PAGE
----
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Option bears are swarming Cirrus Logic, Inc. (NASDAQ:CRUS - 28.79) this afternoon, with traders picking up puts to gamble on an extended retreat for the tech concern. In early afternoon action, CRUS has seen roughly 6,900 puts cross the tape -- about four times the norm.
Digging deeper, skeptics are establishing new positions at the February 25 put, which has seen nearly 1,300 contracts change hands on open interest of just 310 contracts. Eighty-five percent of the puts have traded at the ask price, underscoring our suspicions of buyer-driven volume.
By purchasing the puts to open, the buyers expect CRUS to breach the $25 level within the next several weeks. More specifically, the puts traded at a volume-weighted average price (VWAP) of $0.74, meaning the buyers will profit if CRUS retreats beneath the $24.26 level (strike minus VWAP) by the closing bell on Friday, Feb. 15. However, even if CRUS remains north of the $25 region -- which has acted as support since late April -- the most the speculators can lose is the initial premium paid for the puts.
Considering CRUS' technical tenacity of late -- the stock has advanced about 14% since touching the $25.31 level in mid-December -- the aforementioned puts could be hedges. By purchasing the puts, the CRUS shareholders are locking in an acceptable selling price for their stake ($25), should the equity breach this level in the short term. However, since they're shareholders above all else, their primary goal is for CRUS to resume its recent rebound; the puts are simply options "insurance."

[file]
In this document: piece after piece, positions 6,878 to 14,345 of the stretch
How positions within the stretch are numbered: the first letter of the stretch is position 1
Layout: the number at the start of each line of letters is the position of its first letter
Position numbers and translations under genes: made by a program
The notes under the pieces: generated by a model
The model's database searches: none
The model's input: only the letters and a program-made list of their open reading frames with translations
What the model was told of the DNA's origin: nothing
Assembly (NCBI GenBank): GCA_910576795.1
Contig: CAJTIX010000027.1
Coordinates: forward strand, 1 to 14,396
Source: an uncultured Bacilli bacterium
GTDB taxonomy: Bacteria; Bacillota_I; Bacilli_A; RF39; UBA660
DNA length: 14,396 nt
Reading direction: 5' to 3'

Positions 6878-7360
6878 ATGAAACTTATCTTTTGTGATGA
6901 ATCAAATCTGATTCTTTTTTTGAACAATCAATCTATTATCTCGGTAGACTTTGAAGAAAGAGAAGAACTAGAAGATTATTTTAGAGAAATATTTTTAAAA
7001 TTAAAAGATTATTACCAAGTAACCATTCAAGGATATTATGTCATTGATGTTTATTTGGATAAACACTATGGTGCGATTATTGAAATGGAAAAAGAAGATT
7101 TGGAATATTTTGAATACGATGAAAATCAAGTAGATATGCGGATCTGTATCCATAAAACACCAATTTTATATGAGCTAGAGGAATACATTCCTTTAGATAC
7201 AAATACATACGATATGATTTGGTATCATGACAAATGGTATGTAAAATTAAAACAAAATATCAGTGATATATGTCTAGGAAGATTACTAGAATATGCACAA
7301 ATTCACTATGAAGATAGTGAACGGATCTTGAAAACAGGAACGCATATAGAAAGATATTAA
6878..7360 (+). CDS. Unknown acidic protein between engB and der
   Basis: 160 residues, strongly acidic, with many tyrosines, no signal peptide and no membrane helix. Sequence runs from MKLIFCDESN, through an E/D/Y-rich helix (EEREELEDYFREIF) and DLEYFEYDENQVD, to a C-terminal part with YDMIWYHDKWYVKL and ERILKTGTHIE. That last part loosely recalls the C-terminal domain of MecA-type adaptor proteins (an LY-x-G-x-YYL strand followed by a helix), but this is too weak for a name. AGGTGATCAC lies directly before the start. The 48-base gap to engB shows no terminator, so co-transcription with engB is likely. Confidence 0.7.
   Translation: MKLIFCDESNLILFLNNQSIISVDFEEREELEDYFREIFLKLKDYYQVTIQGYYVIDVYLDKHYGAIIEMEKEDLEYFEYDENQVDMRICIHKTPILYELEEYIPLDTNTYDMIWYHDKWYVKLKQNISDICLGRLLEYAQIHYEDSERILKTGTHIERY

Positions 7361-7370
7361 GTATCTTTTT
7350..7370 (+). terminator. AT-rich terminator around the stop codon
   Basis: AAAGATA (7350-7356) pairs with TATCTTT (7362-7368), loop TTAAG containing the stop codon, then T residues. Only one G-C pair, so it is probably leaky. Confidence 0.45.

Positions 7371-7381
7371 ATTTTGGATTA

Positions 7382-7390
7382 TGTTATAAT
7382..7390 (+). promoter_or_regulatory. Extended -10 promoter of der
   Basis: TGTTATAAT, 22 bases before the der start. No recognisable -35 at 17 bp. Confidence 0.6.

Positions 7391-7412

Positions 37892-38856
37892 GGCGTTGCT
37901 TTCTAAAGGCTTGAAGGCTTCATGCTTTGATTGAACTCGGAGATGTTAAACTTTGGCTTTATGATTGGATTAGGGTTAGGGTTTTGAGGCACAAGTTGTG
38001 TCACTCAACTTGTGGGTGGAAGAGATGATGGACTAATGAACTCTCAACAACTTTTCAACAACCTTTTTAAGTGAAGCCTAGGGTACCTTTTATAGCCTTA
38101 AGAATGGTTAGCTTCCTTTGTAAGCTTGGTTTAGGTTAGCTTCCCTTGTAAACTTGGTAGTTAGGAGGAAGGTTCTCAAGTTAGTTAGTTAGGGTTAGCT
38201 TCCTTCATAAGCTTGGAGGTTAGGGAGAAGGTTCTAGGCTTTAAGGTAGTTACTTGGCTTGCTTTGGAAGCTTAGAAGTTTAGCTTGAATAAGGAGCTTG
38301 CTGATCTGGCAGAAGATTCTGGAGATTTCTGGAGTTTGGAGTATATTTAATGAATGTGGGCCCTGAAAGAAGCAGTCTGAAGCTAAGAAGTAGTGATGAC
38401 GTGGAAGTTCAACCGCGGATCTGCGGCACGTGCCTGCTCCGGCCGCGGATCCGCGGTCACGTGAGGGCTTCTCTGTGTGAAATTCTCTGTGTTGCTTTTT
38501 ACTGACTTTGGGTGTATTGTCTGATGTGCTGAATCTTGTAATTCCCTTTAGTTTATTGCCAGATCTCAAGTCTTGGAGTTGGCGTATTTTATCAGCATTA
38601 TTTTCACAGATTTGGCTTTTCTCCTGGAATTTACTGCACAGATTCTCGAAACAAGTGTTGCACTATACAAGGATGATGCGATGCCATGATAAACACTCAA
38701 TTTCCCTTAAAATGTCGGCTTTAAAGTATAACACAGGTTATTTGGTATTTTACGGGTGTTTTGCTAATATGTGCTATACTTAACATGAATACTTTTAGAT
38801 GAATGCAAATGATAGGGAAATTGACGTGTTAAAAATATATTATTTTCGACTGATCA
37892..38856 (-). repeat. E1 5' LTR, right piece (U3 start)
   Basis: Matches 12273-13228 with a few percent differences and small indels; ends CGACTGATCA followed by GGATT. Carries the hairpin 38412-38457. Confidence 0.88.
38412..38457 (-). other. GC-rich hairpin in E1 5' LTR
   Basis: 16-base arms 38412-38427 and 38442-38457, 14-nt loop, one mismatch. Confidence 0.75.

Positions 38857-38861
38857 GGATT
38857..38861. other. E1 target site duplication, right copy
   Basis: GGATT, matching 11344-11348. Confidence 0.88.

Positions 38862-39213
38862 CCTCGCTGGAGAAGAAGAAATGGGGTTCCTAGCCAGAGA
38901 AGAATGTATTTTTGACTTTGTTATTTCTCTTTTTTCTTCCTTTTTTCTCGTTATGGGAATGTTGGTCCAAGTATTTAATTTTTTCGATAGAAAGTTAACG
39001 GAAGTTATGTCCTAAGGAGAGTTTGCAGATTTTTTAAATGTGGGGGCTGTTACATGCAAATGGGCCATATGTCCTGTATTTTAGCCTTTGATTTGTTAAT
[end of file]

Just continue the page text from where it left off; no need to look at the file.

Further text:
Whatever the motive, today's appetite for long puts goes against the grain. On the International Securities Exchange (ISE), Chicago Board Options Exchange (CBOE), and NASDAQ OMX PHLX (PHLX), speculators have purchased nearly five CRUS calls for every put during the past two weeks. In fact, the stock's 10-day call/put volume ratio of 4.88 registers in the 63rd percentile of its annual range, suggesting option buyers have initiated bullish bets at a slightly quicker step than usual.
Likewise, the security's Schaeffer's put/call open interest ratio (SOIR) of 0.49 indicates that calls more than double puts among options expiring within three months. Compared to similar readings of the past year, this ratio ranks in the 22nd percentile, implying that near-term options traders are more call-skewed than usual right now.
However, it's no surprise that option players are picking up CRUS puts today. The stock was last seen 8.8% lower -- and clinging to its 10-week moving average -- thanks to signs of ebbing demand for Apple Inc.'s (NASDAQ:AAPL) iPhone 5. Sector peer and fellow AAPL supplier QUALCOMM, Inc. (NASDAQ:QCOM) is also trading in the red.